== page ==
A recent endeavour by Turkish campaigner Seyran Ates has garnered a wave of attention. Ates plans to open a “liberal” mosque in Britain, having done the same in the city of Berlin. There are articles from The Independent, The Evening Standard, The Times, and The Telegraph. It also featured on LBC’s daytime talk show with Nick Ferrari, and indeed the coverage continues.
The story should be a positive one. A relentless and dedicated campaigner is opening an inclusive and open place of worship. However, I wasn’t the only one who was rubbed up the wrong way by the headlines. Whether intentionally or not, it appears that Ates has been co-opted into a wider narrative about British Muslims. The coverage of Ates and the “liberal mosque” was really not about her at all, but about all the other mosques in the country, and by extension, British Muslims.
Firstly, almost all the articles in the press failed to mention the many open mosque initiatives already running in Britain. There is the Inclusive Mosque Initiative, the campaign for a women run mosque in Bradford, the Visit My Mosque open days, facilitated by the Muslim Council of Britain. There are countless concerted efforts by many to remove the barriers some face in accessing the most sacred spaces of Islam. A generation of British born and British trained scholars, emerging from the United Kingdom’s 22 full-time Muslim seminaries, are transforming the way mosques are being run, opening them up in new ways, and finding new expressions (Lewis 2006) . Other’s yet are branching out in entirely new ways, recognising that sometimes even the term mosque can be a barrier, and so Rumi’s Cave in London or the Crescent Centre in Cardiff are all exploring innovative types of Muslim space. The erasure of these notable and commendable activities from coverage of the “liberal” mosque are frustrating, especially for the activists and campaigners involved. As Ash Sarkar tweeted of this frustration after appearing on LBC radio:
And then there is the term “liberal”. Is “liberal” and “conservative” really the best way to describe mosques? A significant challenge in communicating the reality of British mosques to the wider public is that mosques are not run top-down, hierarchically, as an Anglican or Catholic church might be. All British mosques are run by their congregation. A mosque relies on its worshippers for the financial capital to buy and maintain the building, and the religious authority of imams is an authority by consent of the congregation. Most mosques have a diverse congregation, both “liberals” and “conservatives”. And while certainly some mosques are more “conservative” than others, this conservatism can be inclusive (and as Ates’ mosque in Berlin which initially banned the niqab shows, “liberal” mosques can also exclude others).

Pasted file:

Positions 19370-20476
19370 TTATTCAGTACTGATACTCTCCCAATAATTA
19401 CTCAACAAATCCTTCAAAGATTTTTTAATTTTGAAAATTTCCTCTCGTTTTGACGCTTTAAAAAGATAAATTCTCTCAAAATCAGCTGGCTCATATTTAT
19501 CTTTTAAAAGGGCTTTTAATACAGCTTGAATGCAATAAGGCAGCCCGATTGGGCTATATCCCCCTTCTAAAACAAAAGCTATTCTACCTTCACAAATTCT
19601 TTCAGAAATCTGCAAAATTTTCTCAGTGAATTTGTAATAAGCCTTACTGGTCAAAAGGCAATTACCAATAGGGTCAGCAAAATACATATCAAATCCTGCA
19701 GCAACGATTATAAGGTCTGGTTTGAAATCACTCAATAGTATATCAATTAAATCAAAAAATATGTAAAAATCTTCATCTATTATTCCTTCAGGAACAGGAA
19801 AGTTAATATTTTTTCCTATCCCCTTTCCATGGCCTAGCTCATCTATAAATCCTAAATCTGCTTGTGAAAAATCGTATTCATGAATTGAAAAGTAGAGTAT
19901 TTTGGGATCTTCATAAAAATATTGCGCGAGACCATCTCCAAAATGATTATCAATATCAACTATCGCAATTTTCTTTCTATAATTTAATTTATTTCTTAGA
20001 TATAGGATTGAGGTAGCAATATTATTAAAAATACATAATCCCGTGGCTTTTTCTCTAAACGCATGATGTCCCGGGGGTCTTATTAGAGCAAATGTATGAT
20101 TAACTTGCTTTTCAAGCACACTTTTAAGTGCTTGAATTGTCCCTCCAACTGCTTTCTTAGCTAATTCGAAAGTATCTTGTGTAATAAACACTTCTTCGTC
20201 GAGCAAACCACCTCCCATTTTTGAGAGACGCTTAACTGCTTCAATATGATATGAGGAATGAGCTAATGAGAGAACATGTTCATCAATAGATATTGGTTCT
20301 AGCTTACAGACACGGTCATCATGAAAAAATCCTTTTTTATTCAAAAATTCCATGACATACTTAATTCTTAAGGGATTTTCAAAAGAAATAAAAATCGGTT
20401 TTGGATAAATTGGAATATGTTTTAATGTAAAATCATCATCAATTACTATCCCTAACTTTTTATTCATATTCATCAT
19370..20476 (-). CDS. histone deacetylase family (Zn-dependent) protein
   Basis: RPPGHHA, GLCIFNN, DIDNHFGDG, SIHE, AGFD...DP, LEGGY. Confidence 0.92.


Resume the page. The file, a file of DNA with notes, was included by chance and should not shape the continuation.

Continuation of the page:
My advice to Seyran Ates, if she is open to it, is to explore what is already happening in the United Kingdom, to explore the different ways in which both “liberal” and “conservative” Muslims are opening up to others (and indeed the helpfulness of those terms in the first place), and consider whether her admirable aims are undermined by her work being co-opted by less-than-helpful media narratives of the good Muslim and the bad Muslim.
My advice to the media in the UK is to become more familiar with Britain’s 1700 mosques. They are incredibly important spaces, undergoing a period of phenomenal change as leadership passes from the first-generation migrants who built them to second and third generation British-born Muslims who will continue their legacy. My own doctoral thesis focused on mosques. In particular, I explored the everyday life of mosques, away from headlines about terrorism or religious reform. I documented the incredibly rich and significant struggles of congregants, their charitable works, the role of mosques in births, marriages, and death, and the sacred rhythm of prayer which pervaded it all. For those journalists interested in human stories, British mosques are full of them.
Abdul-Azim Ahmed, editor of OnReligionMag
 Lewis, Philip. “Only Connect: Can the Ulema Address the Crisis in the Transmission of Islam to a New Generation of South Asians in Britain?” Contemporary South Asia 15, no. 2 (June 1, 2006): 165–80. doi:10.1080/09584930600955275.
With thanks to the Inclusive Mosque Initiative & the Muslim Council of Britain for the photos.